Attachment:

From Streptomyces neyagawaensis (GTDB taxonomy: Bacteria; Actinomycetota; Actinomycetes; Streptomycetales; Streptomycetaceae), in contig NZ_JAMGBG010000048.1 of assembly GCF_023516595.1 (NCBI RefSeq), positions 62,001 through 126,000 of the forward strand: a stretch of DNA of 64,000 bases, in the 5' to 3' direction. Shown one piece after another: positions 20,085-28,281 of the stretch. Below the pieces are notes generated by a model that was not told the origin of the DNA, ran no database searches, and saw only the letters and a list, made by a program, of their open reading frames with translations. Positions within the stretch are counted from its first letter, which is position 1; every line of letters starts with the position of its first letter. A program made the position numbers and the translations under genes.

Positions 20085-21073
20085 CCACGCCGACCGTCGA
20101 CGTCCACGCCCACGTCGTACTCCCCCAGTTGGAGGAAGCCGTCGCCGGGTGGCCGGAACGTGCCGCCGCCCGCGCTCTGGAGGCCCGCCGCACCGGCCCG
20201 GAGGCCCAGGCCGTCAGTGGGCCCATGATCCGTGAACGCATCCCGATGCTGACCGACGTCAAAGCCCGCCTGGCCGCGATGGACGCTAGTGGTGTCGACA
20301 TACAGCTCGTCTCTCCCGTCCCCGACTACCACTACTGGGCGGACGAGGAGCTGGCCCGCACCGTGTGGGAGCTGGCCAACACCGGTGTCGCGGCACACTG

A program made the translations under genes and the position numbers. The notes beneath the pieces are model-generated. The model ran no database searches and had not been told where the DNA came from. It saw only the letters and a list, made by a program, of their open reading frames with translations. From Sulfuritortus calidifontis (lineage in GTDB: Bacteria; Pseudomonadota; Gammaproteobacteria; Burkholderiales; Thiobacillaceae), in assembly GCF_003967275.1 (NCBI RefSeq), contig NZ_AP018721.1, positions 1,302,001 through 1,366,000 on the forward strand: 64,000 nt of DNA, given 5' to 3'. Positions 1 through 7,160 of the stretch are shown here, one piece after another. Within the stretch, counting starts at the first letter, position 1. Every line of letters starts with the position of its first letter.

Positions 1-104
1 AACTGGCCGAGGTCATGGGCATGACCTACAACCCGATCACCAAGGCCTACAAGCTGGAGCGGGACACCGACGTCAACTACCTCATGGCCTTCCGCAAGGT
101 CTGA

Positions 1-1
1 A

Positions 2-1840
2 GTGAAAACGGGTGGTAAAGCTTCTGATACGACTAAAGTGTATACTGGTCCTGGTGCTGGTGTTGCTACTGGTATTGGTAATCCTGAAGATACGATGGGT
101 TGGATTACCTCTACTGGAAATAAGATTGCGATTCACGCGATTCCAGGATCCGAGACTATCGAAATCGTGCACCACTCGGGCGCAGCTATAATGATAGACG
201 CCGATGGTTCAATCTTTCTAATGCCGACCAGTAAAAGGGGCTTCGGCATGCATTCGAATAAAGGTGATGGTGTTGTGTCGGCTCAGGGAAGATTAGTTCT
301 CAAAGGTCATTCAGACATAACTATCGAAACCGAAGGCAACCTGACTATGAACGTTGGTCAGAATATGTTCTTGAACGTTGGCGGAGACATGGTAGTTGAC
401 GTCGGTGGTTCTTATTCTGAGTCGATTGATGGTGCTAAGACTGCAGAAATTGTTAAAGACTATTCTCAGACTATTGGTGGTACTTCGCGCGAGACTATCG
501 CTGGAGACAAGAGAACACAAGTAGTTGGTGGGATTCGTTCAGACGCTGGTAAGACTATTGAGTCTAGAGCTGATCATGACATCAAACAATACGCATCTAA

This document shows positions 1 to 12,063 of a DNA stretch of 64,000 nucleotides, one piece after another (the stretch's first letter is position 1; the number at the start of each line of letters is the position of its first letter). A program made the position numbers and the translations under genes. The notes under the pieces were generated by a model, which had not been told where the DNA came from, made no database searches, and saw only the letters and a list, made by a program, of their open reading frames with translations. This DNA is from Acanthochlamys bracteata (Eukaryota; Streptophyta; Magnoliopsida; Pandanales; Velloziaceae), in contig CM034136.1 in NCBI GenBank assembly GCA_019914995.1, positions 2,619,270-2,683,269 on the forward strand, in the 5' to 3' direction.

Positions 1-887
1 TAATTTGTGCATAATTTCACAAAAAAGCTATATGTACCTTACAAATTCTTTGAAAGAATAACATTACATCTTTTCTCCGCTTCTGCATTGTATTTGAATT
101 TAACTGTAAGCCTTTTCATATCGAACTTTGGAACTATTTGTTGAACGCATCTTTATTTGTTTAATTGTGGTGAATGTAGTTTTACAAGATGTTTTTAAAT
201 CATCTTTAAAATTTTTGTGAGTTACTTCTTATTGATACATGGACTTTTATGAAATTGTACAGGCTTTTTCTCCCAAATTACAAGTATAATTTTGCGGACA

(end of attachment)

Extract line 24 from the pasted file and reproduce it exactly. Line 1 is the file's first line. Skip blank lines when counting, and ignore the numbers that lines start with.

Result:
201 CATCTTTAAAATTTTTGTGAGTTACTTCTTATTGATACATGGACTTTTATGAAATTGTACAGGCTTTTTCTCCCAAATTACAAGTATAATTTTGCGGACA